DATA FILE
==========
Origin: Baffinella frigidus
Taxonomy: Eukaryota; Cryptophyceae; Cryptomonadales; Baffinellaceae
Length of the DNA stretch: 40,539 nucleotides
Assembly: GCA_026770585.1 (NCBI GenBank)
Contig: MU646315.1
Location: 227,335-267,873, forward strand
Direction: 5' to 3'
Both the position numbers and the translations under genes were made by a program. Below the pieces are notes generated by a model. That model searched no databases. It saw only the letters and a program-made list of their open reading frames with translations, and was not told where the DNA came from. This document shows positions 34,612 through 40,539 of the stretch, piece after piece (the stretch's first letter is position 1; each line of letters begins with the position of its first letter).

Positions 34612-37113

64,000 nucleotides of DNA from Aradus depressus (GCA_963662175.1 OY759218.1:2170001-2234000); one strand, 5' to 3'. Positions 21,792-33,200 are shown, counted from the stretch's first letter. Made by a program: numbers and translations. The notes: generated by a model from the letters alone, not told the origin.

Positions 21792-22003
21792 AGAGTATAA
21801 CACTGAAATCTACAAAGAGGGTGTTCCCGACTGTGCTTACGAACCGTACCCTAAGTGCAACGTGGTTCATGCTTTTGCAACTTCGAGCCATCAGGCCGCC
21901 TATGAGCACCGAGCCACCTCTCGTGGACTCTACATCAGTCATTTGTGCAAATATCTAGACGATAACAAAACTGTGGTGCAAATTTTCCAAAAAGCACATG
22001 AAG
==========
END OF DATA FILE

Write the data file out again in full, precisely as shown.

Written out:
Origin: Baffinella frigidus
Taxonomy: Eukaryota; Cryptophyceae; Cryptomonadales; Baffinellaceae
Length of the DNA stretch: 40,539 nucleotides
Assembly: GCA_026770585.1 (NCBI GenBank)
Contig: MU646315.1
Location: 227,335-267,873, forward strand
Direction: 5' to 3'
Both the position numbers and the translations under genes were made by a program. Below the pieces are notes generated by a model. That model searched no databases. It saw only the letters and a program-made list of their open reading frames with translations, and was not told where the DNA came from. This document shows positions 34,612 through 40,539 of the stretch, piece after piece (the stretch's first letter is position 1; each line of letters begins with the position of its first letter).

Positions 34612-37113

64,000 nucleotides of DNA from Aradus depressus (GCA_963662175.1 OY759218.1:2170001-2234000); one strand, 5' to 3'. Positions 21,792-33,200 are shown, counted from the stretch's first letter. Made by a program: numbers and translations. The notes: generated by a model from the letters alone, not told the origin.

Positions 21792-22003
21792 AGAGTATAA
21801 CACTGAAATCTACAAAGAGGGTGTTCCCGACTGTGCTTACGAACCGTACCCTAAGTGCAACGTGGTTCATGCTTTTGCAACTTCGAGCCATCAGGCCGCC
21901 TATGAGCACCGAGCCACCTCTCGTGGACTCTACATCAGTCATTTGTGCAAATATCTAGACGATAACAAAACTGTGGTGCAAATTTTCCAAAAAGCACATG
22001 AAG